If you were walking along First Avenue in New York city yesterday morning, you may have noticed something peculiar outside the United Nations (UN): three large, black trucks, each with a jumbo screen displaying the words of a simple phrase: “Stop / Bombing / Hospitals.”
Gathered nearby was a group of doctors and clinicians in white coats, joining colleagues at Physicians for Human Rights (PHR), Action for Sama, the Syrian-American Medical Society (SAMS), the Syria Campaign, and MedGlobal to raise the alarm on the criminal targeting of hospitals in Syria throughout the nine-year conflict.
Even that morning, news of renewed attacks against health facilities in northwest Syria made the headlines: this time, reporting the killing of 10 civilians, and putting out of service an entire hospital used by tens of thousands in Idlib province. Tragically, yesterday’s attack was only the latest in a consistent pattern of strikes conducted by Syrian government forces and their Russian allies which have devastated the provision of health care to communities and entire cities in Syria.
Our calls yesterday for a halt to assaults on Syria’s health care and civilians occurred at a critical time: the UN is in the midst of an internal investigation into attacks on UN-supported facilities in Idlib that occurred in blatant disregard of a UN-brokered protection mechanism. These sites are legally protected under international humanitarian law; further, they had shared their geographical coordinates with warring factions via the UN’s “deconfliction” mechanism in an effort to avoid being struck. Normally, such a mechanism serves to protect health facilities in a conflict; in Syria, however, the government and its Russian allies have deliberately used the coordinates to carry out targeted strikes.
The UN’s investigation is only a small step toward truth and accountability for these horrific, persistent, and continuous attacks. As advocates await the Board of Inquiry’s conclusions, it’s critical that UN Secretary-General Guterres ensures that the findings are urgently made public and that the well-documented perpetrators of these attacks are named.
But for places like Idlib, time is running out. Joining our protest in front of the UN yesterday was Waad al-Kateab, a journalist, activist, and co-director and star of the Oscar-nominated documentary “For Sama.”
“As a mother, as a filmmaker, as just a human being, I’m asking every person all over the world to do something, to act for the Syrian people,” al-Kateab told the crowd.
As I stood alongside Waad and Syrian health professionals, I thought back to nearly 10 years ago, when PHR began to document attacks on health facilities in Syria. It soon became clear to all of us that this was a deliberate pattern, one that was widespread and systematic. So we began mapping: we examined every attack that we learned about from nurses or emergency medics on the ground, using witness testimony and materials from open sources to meticulously corroborate and document each one. Since we began this online, interactive mapping project, we have now documented 588 separate attacks on Syrian health facilities – each of these sites once a place of healing, but now turned into places of death and suffering by criminal Syrian and Russian bombardments.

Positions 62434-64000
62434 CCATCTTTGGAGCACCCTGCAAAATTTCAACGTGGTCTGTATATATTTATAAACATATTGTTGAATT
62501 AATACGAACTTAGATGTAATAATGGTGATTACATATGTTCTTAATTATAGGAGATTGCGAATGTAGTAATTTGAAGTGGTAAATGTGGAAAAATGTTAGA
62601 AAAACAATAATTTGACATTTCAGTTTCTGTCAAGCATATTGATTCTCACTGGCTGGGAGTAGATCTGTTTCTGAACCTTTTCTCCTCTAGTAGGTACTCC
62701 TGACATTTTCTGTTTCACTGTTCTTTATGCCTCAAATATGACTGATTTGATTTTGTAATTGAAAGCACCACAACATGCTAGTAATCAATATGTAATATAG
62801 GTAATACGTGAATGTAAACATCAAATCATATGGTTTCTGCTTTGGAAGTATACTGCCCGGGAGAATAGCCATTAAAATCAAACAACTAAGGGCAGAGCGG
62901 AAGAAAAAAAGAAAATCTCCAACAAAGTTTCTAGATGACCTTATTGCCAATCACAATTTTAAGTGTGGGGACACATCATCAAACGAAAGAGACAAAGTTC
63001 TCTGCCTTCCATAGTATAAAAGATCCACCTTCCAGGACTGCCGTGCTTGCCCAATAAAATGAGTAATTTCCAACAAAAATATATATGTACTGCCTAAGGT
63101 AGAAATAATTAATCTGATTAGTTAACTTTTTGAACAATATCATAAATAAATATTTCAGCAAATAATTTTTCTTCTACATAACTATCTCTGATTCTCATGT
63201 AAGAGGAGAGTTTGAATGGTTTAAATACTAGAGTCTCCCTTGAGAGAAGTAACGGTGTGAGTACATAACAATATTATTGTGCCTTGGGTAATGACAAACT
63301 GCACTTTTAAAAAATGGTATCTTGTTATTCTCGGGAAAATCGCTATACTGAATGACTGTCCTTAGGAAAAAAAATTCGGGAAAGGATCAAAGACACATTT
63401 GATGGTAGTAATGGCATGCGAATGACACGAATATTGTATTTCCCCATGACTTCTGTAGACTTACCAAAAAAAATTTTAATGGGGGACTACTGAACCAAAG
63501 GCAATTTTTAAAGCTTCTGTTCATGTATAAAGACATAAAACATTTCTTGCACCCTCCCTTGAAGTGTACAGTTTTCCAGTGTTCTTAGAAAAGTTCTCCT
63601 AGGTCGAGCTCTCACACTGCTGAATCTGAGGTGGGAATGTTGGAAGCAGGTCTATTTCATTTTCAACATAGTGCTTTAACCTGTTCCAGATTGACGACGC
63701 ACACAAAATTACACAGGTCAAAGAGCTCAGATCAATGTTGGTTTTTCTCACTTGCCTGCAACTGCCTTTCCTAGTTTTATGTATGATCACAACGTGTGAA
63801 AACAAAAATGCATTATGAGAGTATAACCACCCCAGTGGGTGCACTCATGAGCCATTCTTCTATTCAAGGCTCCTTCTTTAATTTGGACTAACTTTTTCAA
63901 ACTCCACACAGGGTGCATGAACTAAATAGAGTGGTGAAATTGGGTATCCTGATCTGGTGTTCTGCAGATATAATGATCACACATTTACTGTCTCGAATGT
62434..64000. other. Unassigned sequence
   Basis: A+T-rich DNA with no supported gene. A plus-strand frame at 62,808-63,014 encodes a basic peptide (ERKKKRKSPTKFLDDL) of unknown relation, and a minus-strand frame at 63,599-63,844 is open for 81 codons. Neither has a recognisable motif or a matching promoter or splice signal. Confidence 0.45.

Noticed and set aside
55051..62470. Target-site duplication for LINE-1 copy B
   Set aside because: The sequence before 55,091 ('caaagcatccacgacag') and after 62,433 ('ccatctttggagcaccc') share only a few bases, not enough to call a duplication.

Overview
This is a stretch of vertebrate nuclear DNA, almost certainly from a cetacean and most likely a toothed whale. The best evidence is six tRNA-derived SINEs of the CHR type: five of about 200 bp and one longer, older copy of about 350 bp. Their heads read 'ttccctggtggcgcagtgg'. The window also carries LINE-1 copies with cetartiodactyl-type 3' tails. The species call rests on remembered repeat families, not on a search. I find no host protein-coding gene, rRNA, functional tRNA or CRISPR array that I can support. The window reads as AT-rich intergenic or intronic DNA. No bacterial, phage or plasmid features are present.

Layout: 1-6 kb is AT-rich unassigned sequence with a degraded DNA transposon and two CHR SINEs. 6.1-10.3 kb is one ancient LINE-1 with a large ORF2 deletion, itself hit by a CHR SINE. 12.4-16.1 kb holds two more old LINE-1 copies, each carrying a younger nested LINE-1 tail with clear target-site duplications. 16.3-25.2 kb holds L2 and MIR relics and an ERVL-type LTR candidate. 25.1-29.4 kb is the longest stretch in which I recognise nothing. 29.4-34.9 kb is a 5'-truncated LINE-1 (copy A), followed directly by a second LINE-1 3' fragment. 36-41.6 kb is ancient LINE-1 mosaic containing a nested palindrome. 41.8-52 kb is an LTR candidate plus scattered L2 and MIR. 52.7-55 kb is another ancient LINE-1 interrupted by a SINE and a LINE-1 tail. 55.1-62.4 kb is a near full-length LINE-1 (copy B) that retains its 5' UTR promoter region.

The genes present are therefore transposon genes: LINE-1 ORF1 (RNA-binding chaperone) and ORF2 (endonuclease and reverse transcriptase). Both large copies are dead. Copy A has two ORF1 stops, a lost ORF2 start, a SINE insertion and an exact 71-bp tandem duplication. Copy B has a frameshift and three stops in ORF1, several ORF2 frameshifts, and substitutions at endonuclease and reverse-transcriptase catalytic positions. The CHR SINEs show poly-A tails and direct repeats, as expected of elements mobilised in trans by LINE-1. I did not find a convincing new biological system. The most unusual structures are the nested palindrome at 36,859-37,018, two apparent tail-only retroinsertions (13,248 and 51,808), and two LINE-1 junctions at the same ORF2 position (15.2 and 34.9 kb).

Not only have health facilities been targeted. Doctors, nurses, paramedics, and pharmacists have been arrested, detained, tortured, and even executed. Thousands are still missing, despite the anguished searching of their family members and colleagues. Our most recent report, “My Only Crime Was That I Was a Doctor,” is told through the eyes of previously detained health workers, who struggled bravely and faced extreme cruelty as they tried to do their jobs under fire.
After their appearance at UN headquarters, the billboard trucks made a circle through midtown Manhattan, including Times Square. As the solemn trio drove past, New Yorkers and visitors looked on, a bit bewildered, most likely unaware of the suffering in Syria. They were going about their daily lives – which, after all, is what Syrians also yearn for. In the words of Dr. Ikrem from Idlib, as read to the crowd by Waad:
“I hope in 2020, when I wake up in the morning and read the news, I don’t read about dismembered children. I hope our children will go back to school and live a normal childhood like any other child.”
PHR and our many partners and colleagues are issuing an urgent call to Russia and Syria to #StopBombingHospitals. We are calling on people of conscience to sign our petition to the UN Secretary-General, to ensure that the truth about the barbaric targeting of health care in the Syrian conflict is known. We are appealing to all UN member states to do everything possible to save civilians in Idlib, as desperate Syrian men, women, boys, and girls remain under siege.
We can ask nothing less.